Father Jones remembered with tears, laughter

Concelebrating with Father James Taranto were priests from all over the Diocese of Kansas City-St. Joseph at the Funeral Mass for their brother priest, Chuck Jones, at St. Mark the Evangelist Church, Independence, Dec. 13. (Marty Denzer/Key photo)

By Marty Denzer
Catholic Key Associate Editor

INDEPENDENCE — Having spent his whole priesthood serving parishes, colleges and institutions in the Diocese of Kansas City-St. Joseph, Father Charles F. Jones, “Chuck” or “Pops” to friends and family, chose to retire right in the center of it, in Independence. When he died Dec. 9, his family and friends planned the Mass of Christian Burial at his home parish, St. Mark the Evangelist Church.

Scores of people, young and old, came to pay their last respects and pray for the priest, and many stayed for the Mass at noon Dec. 13. The Mass was celebrated by Father James Taranto, concelebrated by many diocesan priests, including Fathers Ken Riley, Charles Rowe, Andrew Mattingly, Terry Bruce, Sean McCaffrey, Gerry Waris, Adam Johnson, Dave Holloway, Steve Cook, Joe Powers, Chuck Tobin Richard Rocha, Steve Hansen, Ken Criqui, Joe Matt, Ernie Davis, Dave Holloway and Monsignors Brad Offutt and Bob Gregory among them.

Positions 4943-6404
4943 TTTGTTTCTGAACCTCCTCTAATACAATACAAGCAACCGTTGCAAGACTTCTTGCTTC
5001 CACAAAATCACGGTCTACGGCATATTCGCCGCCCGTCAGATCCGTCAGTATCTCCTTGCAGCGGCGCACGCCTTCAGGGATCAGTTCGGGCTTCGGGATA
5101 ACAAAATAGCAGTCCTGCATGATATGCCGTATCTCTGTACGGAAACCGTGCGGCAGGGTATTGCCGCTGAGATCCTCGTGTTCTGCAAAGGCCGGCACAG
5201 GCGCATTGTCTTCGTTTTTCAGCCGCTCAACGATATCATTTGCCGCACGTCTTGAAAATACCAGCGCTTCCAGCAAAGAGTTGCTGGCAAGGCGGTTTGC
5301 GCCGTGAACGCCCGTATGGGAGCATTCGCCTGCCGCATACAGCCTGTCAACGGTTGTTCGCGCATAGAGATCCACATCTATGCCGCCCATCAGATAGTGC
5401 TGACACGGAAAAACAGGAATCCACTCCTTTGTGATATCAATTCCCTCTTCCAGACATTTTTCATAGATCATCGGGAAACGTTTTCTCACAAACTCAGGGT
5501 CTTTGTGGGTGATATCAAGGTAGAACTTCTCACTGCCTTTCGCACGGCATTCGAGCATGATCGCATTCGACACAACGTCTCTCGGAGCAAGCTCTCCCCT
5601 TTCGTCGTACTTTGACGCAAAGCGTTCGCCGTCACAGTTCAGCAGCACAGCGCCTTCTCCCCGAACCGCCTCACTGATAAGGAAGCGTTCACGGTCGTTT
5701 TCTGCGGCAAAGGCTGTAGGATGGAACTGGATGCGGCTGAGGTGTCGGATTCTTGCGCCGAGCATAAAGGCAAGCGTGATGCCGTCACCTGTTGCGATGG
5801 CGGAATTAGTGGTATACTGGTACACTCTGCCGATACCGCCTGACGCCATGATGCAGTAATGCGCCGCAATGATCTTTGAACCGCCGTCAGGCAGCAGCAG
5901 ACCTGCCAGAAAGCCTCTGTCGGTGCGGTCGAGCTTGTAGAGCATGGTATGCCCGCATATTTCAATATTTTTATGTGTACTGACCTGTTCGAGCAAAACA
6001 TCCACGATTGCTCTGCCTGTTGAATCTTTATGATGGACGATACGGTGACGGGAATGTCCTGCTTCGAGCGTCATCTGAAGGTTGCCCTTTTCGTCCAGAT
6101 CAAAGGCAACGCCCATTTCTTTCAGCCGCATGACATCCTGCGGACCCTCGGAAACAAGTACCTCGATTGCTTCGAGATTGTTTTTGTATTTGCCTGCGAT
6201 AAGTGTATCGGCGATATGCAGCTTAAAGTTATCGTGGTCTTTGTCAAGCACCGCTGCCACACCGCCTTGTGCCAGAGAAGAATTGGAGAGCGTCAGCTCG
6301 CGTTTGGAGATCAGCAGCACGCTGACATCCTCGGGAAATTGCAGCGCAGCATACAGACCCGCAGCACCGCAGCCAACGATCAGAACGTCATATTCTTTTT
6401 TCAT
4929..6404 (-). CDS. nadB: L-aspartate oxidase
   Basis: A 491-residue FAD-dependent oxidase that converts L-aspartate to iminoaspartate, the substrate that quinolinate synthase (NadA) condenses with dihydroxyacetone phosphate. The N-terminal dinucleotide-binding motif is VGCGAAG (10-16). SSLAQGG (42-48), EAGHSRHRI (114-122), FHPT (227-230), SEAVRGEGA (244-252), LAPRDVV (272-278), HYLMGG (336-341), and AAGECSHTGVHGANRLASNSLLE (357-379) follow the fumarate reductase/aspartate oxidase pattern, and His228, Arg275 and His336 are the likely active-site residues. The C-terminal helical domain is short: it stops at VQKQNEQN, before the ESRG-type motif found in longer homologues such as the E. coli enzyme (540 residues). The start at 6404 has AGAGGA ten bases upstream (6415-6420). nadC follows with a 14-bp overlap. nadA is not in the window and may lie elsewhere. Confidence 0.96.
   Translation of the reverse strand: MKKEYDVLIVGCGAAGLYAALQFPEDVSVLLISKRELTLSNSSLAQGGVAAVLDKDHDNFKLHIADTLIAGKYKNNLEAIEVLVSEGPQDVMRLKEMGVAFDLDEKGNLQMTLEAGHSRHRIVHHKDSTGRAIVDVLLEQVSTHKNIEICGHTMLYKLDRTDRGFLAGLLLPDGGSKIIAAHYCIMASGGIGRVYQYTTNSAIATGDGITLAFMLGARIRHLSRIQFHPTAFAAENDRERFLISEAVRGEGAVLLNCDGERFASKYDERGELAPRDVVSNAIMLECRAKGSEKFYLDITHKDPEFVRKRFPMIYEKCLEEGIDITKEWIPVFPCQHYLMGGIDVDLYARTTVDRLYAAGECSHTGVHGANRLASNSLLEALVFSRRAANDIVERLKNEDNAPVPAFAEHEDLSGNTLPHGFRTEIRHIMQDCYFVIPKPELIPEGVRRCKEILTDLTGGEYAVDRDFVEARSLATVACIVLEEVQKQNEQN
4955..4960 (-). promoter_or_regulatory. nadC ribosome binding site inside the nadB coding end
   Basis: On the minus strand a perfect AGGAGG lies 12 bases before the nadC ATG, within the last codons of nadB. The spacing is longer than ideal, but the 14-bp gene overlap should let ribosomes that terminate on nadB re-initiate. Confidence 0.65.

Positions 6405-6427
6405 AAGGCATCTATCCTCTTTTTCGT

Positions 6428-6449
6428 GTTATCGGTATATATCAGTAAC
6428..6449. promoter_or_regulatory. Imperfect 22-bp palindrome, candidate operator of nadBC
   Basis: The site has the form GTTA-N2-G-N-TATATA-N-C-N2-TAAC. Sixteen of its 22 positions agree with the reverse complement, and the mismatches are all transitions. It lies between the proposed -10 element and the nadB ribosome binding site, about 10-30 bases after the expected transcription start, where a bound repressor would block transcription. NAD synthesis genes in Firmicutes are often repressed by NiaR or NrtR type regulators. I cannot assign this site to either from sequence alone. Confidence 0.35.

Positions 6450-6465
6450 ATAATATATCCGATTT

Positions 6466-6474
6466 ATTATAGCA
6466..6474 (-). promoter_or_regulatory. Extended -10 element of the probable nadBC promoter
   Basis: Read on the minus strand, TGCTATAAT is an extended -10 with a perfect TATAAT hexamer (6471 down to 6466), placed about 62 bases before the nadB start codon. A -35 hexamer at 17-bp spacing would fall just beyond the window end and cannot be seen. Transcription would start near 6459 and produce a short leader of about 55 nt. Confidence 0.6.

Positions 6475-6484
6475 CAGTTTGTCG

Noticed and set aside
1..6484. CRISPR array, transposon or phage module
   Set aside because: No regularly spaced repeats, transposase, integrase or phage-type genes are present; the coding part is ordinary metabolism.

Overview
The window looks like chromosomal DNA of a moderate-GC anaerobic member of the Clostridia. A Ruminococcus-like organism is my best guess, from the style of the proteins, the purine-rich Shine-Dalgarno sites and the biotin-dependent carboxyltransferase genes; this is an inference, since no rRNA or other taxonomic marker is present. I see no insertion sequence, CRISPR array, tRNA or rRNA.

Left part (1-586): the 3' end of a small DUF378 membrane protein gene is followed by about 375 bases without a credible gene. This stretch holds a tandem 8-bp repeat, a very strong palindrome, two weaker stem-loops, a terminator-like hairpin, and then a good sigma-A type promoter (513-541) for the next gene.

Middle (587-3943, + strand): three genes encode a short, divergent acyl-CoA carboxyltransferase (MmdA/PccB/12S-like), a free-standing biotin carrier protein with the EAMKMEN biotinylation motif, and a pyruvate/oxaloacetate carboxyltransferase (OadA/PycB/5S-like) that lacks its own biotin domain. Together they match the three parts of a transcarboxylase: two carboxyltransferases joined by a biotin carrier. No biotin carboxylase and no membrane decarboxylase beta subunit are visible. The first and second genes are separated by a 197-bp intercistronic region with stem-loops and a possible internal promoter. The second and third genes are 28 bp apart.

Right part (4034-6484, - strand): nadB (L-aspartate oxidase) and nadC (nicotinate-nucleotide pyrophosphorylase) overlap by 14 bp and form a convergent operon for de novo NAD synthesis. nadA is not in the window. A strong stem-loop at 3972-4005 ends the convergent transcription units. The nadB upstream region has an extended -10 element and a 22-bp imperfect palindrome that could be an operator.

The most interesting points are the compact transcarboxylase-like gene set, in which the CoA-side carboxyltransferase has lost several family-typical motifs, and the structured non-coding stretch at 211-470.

Just weeks earlier, 87-year-old Fr. Chuck had been honored to be part of a ribbon cutting and grand opening ceremony at Westport Commons co-working facility located in the old Westport Middle School building on 39th Street in Kansas City.

When the building’s new owners and the architect toured the old school, they discovered something remarkable on the fourth floor. They had already learned that for a number of years in the mid-20th century, the building had been home to Kansas City Junior College, now part of the Metropolitan Community Colleges. They found a mural, painted in 1948, divided into 15 sections, each depicting the history of Kansas City from the mid-18th to the mid-20th centuries, and each signed by its artist. Fascinated, the architect, Bob Berkebile of BNIM, started researching the names of the artists, and found only one, Father Charles F. Jones (Catholic Key, Oct. 24).

Father Charles Jones

Filled with memories to share, as they wandered through the building, Father Chuck told his caregiver, Tonya Huey, story after story of his days in junior college, pointed out his favorite spots on each floor and in a special ceremony, carefully mounted a step ladder, supported by many hands, and again signed the section of the newly restored mural he had painted almost 70 years ago.